National Day of the Kingdom of Belgium
Message by HE Mrs Sibille de Cartier d’Yves, Ambassador of HM the King of the Belgians
On the occasion of the National Day of Belgium, I am honoured to share with the Thai public some information about Belgium and its longstanding relations with Thailand.
Belgium is an ancient and yet still young nation. Belgians were first mentioned more than 2,000 years ago by Julius Caesar in his famous Commentaries on the Gallic Wars. Nevertheless, for centuries to come, Belgium would remain part of various larger states. The country became independent in 1830. Its National Day is celebrated on July 21, the day HM Leopold I took the constitutional oath as the first King of the Belgians in 1831.
Every year, Belgium’s National Day celebrations take place in various cities around the country, particularly in the capital, Brussels. A military and civilian parade, artistic performances and fireworks are traditionally organised.
Belgium has had formal diplomatic relations with Thailand for over 180 years, and the first agreement between our two countries was signed more than 150 years ago, in 1868. A Legation of Belgium was established in Bangkok in 1904, which made it one of the first permanent representations of a foreign country in Bangkok. This very positive bilateral relation is proudly symbolised by the Thai-Belgian bridge in Bangkok that was presented by Belgium in 1988 and continues to serve its purpose up to today.
Many Belgians have contributed to this multifaceted relationship, from students and academics to artists, from civil society organisations to officials, from the numerous tourists to residents, creating an ever-lasting bond between our two countries and people.
The most famous Belgian in Thailand is probably Gustave Rolin-Jaequemyns, a former Minister of Interior, who became an influential advisor to King Rama V in 1892 and is usually recognized for his important role, together with other Belgian advisers, in helping the king to modernize Thailand and maintain its independence. No wonder the European tour of King Chulalongkorn (Rama V) a few years later, included an official visit to Belgium, initiating the close friendship between the two royal households up to today.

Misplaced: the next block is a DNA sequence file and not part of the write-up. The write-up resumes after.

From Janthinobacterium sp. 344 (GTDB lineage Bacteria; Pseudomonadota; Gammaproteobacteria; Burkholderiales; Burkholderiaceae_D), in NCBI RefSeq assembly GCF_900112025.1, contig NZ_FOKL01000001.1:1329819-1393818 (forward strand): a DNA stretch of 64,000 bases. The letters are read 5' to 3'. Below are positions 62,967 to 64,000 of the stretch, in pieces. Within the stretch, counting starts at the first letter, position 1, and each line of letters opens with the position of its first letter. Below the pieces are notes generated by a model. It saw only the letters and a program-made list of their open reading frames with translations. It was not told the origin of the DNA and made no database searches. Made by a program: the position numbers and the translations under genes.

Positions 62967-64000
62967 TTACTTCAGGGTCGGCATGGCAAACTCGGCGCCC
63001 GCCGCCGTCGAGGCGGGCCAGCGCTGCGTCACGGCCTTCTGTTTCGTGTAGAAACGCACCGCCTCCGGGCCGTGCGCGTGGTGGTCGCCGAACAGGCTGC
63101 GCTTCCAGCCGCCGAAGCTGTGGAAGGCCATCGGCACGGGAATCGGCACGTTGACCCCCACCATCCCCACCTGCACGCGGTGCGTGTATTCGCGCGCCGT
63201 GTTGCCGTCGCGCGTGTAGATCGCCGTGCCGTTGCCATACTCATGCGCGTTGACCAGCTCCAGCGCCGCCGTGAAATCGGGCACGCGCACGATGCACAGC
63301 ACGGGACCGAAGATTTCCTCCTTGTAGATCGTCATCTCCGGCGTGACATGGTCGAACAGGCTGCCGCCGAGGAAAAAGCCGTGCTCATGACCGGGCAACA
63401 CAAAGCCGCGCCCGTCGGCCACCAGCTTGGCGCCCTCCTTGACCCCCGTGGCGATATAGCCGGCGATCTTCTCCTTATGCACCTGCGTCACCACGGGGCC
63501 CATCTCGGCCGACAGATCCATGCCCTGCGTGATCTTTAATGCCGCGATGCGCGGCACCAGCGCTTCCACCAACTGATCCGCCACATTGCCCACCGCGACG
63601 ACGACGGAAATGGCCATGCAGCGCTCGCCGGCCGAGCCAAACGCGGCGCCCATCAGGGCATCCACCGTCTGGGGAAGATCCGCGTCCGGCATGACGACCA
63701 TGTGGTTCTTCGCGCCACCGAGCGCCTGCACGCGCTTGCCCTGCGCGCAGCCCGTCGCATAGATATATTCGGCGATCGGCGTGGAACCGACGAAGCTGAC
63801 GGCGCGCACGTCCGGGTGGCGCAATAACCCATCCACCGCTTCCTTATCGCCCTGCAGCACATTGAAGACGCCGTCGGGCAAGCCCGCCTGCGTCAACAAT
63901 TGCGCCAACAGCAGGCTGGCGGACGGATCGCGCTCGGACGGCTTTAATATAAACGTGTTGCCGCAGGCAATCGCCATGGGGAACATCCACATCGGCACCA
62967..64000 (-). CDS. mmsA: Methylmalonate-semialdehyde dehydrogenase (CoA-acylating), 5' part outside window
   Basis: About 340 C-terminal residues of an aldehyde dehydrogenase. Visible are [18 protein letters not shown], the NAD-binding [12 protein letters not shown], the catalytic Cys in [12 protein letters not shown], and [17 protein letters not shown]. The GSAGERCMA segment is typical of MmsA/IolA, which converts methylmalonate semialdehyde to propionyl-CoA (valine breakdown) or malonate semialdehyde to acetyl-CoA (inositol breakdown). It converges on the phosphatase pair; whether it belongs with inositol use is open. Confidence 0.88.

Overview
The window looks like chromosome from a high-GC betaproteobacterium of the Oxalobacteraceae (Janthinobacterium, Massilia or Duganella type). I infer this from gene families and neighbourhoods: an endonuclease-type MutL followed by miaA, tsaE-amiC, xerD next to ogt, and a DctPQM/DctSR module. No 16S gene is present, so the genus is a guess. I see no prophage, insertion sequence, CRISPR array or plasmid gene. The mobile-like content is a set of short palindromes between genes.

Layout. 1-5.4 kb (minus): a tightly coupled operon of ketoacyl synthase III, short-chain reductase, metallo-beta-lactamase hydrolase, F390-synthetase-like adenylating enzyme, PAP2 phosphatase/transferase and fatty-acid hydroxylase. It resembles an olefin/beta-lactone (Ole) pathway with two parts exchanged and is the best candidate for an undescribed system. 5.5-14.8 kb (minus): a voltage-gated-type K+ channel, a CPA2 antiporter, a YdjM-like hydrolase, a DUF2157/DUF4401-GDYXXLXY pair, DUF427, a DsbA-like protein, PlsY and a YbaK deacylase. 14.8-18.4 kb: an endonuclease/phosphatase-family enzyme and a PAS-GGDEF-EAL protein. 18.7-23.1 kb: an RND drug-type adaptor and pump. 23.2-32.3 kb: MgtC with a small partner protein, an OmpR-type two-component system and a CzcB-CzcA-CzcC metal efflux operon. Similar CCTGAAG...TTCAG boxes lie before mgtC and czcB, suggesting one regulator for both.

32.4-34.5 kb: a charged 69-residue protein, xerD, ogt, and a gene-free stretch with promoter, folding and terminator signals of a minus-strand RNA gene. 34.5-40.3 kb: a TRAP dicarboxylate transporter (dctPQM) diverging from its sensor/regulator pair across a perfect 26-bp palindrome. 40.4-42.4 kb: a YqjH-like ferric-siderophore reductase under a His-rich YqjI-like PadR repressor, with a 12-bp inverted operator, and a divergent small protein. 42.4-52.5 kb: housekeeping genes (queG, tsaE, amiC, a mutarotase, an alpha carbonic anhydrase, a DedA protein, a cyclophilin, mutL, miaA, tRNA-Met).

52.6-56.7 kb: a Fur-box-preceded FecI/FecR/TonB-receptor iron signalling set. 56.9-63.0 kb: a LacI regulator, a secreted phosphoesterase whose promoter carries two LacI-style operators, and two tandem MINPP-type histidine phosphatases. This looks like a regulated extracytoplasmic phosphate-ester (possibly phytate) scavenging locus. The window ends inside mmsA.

With a bilateral trade of USD 2.5 billion a year and investments by dozens of leading Belgian companies in various sectors, from chemical products to logistics or agroindustry, our close relations are also expressed through trade and investment. Belgian businesses have contributed to Thailand's economic development in the 20th century, notably in the tramway network and electrical grid. Belgium also produced Thai currency for decades. The role played by Thai and Belgian citizens more recently to develop Thailand’s aquaculture or inspire the reform of its social security system is less known. The establishment this year of the Bio Base Asia Pilot Plant, a joint venture between Thailand’s National Science and Technology Development Agency (NSTDA) and Belgium’s Bio Base Europe Pilot Plant (BBEPP), underlines that this relation continues to develop, involving technologic innovation, research and investment.
Brussels, the headquarters of the European Union and NATO, and Bangkok, the Asian headquarters of the UN, are both important multilateral hubs. As founding members of respectively ASEAN and the EU, Thailand and Belgium also cooperate at the international level in various fields. Thailand and Belgium are both attached to multilateralism and international order.
It is therefore an honour for me and the entire team of the Embassy of Belgium to contribute to the strengthening of our bilateral relationship in Thailand. On the occasion of Belgium’s National Day, I wish HM Maha Vajiralongkorn Phra Vajiraklaochaoyuhua, King of Thailand, and HM Philippe, King of the Belgians, good health and happiness and extend my best wishes for the welfare and prosperity of both our countries and people.